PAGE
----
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Just getting back to this; Running a full downtime session is interesting and doubtless effective, but to me it doesn’t really answer the essence of the question which is ‘How do we inject little moments of quiet roleplaying into our fantasy game’ – It’s more about encouraging a “chat over breakfast by the campfire” than a “when we get back to town, I need to work on my plantations”.


I think some kind of “take a breather” action that triggers at the completion of a combat or high stakes conflict could work well. Have it ask the characters to reflect on what just happened and how that impacts them in further conflicts. Something that represents those silences that emerge when the violence subsides, when the detective pulls out a cigarette, or when the party breaks out the campfire. If the players are eager to keep moving onto the next action set piece it could be as simple as uttering the action movie one-liner.

So to put it in clearer talk, something akin to mechanizing the scene closer.


I think downtime, when you are allowing perhaps 3 Months to pass in an
evening can be very personal. By way of example, one of the players wrote
and published a pamphlet in the Town to describe his adventures and another
player activity was a court scene where they were trying to investigate a
lead from the main campaign bu. Our Cleric established a small temple in a
run down dockyard warehouse and hired a cleaner, then through a strange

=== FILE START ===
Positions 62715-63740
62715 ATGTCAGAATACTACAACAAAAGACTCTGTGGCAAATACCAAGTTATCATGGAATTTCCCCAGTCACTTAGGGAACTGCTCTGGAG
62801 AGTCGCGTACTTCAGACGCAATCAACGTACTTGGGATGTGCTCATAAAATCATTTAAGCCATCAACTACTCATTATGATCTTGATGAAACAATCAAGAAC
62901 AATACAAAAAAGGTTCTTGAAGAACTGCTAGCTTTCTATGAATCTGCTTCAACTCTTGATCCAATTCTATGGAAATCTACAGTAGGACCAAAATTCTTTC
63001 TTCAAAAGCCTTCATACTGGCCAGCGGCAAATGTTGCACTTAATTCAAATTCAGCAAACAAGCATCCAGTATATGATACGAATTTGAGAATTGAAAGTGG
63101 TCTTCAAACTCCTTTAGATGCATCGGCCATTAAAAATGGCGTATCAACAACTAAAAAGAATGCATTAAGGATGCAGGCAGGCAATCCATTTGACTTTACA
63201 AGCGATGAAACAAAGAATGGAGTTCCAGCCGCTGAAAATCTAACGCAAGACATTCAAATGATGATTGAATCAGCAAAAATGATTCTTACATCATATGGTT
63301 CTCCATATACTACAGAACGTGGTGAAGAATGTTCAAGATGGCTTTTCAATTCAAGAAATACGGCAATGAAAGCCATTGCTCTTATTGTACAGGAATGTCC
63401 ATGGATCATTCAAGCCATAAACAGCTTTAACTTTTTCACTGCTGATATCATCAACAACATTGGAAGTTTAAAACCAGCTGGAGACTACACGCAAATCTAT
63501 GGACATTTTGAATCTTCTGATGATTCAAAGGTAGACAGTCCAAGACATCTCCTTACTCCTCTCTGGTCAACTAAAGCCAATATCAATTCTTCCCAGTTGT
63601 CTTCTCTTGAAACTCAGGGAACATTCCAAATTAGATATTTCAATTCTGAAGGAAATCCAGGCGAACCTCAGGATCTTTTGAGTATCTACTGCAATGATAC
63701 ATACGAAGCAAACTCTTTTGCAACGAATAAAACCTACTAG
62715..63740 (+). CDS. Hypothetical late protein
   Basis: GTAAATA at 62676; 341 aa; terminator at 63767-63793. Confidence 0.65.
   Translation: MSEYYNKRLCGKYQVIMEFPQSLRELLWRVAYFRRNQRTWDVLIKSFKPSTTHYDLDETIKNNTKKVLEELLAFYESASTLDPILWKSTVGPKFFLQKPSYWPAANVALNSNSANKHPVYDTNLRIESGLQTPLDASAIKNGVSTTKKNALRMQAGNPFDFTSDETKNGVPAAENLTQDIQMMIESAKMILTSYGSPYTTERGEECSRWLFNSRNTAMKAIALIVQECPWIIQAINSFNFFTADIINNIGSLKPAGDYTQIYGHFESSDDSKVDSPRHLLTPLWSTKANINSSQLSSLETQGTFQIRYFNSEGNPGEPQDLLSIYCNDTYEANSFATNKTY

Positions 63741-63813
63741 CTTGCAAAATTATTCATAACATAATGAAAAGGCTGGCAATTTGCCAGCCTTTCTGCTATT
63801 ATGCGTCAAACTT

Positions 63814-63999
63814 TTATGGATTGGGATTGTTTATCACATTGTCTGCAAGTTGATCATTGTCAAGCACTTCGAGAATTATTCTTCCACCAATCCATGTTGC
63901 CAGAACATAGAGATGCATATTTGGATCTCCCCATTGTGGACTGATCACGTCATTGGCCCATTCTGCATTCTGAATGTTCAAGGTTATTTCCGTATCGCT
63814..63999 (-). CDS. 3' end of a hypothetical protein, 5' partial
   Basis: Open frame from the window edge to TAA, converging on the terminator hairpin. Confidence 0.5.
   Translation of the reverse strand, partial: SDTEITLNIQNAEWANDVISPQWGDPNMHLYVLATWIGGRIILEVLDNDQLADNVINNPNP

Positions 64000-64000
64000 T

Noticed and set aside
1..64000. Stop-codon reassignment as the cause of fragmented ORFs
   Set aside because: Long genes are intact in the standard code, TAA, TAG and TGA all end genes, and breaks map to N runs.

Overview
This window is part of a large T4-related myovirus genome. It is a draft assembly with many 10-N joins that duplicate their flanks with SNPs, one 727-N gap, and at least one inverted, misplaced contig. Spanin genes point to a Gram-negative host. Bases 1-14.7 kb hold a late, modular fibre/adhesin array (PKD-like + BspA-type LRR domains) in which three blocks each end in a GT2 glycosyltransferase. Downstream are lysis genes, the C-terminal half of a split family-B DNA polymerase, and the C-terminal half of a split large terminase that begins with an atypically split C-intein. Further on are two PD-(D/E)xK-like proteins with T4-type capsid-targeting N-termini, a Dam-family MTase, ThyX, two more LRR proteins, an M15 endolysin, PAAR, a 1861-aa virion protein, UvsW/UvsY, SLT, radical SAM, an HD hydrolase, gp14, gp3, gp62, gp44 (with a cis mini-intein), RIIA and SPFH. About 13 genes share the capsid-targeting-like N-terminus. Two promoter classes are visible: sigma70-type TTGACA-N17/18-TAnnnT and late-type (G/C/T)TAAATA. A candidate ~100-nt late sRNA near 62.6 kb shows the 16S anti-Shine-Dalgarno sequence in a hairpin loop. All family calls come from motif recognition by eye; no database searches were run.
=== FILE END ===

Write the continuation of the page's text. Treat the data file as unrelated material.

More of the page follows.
selection of activities another player raised money to repair the roof and
attempted to fix it during the rain which went badly. We roleplayed snap
shots of the different activities they selected and linked them so the
Halfling character with his personal pamphlet on his “bounce back” life
story turned up in a few of the scenes for comic affect and made for some
interesting discussion of his previous exploits around the table. I would
propose that downtime can certainly facilitate the injection of quiet
roleplaying moments and I would guess it helped that there was no real
threat for that evening of play. Some of the player conversations still
ended in failure however it was in the spirit of developing some
interaction between characters.

So downtime is one way I inject little moments of quiet roleplaying into
fantasy game.

Other stuff I might do to slow pace is to pause the action through an
appropriate stop and then use an NPC to share a struggle of theirs. An
example here is in the Strahd D&D campaign I had one follower (a shadow
elf) with a back story that his sister was the last female in the line and
he was struggling with the fact that Strahd had charmed her and it was
looking like an end to his race in the realm. So around the table during a
long rest (they were all stuck in a wine cellar), I shared a dialogue of
his fears and encouraged players to respond to the sob story which allowed
them to explore any empathy they may have. It certainly made for a
dreary cold night in the wine cellar with some shared player thoughts and
feelings during the rest.